The community has spoken: the Beaver Lake welcome centre will remain open for at least one more year.
During budget deliberations on Tuesday, Ward 2 Coun. Michael Vagnini brought forward a resolution for reconsideration, regarding the welcome centre in Beaver Lake.
At a recent meeting of the finance committee, councillors voted to shutter the welcome centres at Beaver Lake and in Coniston, saving the city about $30,000 annually in maintenance costs. Ward 8 Coun. Al Sizer had introduced the motion.
While Ward 9 Coun. Deb McIntosh said it was not a problem in Coniston, as there is a Tim Hortons just a few minutes away, Vagnini tried hard to convince his colleagues to keep the Ward 2 centre available. But he was unsuccessful.
Vagnini said it is approximately 50 km from the Beaver Lake welcome centre to the next location, in Lively along Municpal Road 24, where residents and tourists can stretch their legs and powder their noses.
Shortly after that mid-March meeting, Stan and Judy Strato came forward and said they were prepared to donate the money required to keep the centre operational for another year.
“If they can hire eight firemen and that’ll add more than $1 million to the budget, why can’t they come up with $12,000 to make strangers coming into Sudbury feel welcome?” Strato asked.
As Vagnini pointed out, the Strato donation, as well as a smaller contribution totalling $15,000, meant there would be no impact to taxpayers or the tax levy.
Sizer said for $15,000 he would sell the community the building “and let them take care of it.”
Despite the quip, council voted to keep the welcome centre open using the private donations.
Ward 6 Coun. Rene Lapierre, McIntosh, Ward 7 Coun. Mike Jakubo and Sizer voted against it.
Vagnini said Wednesday he was pleased his colleagues voted in favour of the donation. He noted the welcome centre is more of a gathering space for residents of the Beaver Lake community. It is also a busy location along Highway 17, with as many as 200 vehicles stopping per day, the councillor noted.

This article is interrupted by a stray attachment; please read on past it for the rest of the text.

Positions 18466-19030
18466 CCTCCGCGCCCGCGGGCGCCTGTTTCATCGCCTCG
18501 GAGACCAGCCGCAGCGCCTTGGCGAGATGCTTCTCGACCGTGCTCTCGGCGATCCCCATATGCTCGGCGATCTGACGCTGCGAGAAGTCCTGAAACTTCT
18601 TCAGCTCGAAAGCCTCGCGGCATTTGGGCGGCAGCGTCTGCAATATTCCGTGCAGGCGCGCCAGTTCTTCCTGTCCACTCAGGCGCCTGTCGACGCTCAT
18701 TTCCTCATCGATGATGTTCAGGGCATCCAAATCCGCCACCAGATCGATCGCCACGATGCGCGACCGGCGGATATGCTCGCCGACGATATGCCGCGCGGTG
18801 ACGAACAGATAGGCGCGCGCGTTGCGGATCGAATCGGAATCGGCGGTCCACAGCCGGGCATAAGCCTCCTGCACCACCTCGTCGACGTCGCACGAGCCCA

“It’s right beside the fire hall; when we were going through optimization, we had a lot of outdoor meetings in that area; it’s also a transfer spot for medical vehicles that are serving the island — that’s where they meet and transfer the patients; it goes on and on,” Vagnini said. “It’s always been used to its fullest extent.”
While the money will only sustain the centre for one year — from May 1 through to October — Vagnini said members of the Beaver Lake community are working with senior levels of government to “do something different.” But he would not divulge details.
“We know we’re under the gun to get this done, but we want to continue using that space as a beacon for the Beaver Lake community,” Vagnini said.
He said the “coolest thing about it” is that members of the community come together to garden, weed and maintain the welcome centre.
“You will see the people come out and working as a community to plant the flowers and shrubbery,” Vagnini commented.
It really is an important part of the Beaver Lake area.
“There’s something out there within every little community that people go to. It becomes a flagship in the sense that the people of the community take pride in it,” Vagnini concluded. “They take pride in this little centre. How many times do we see people come out when the city is closing a facility and they bring all the money together in order to maintain it and keep it open? I find that very community-oriented.”
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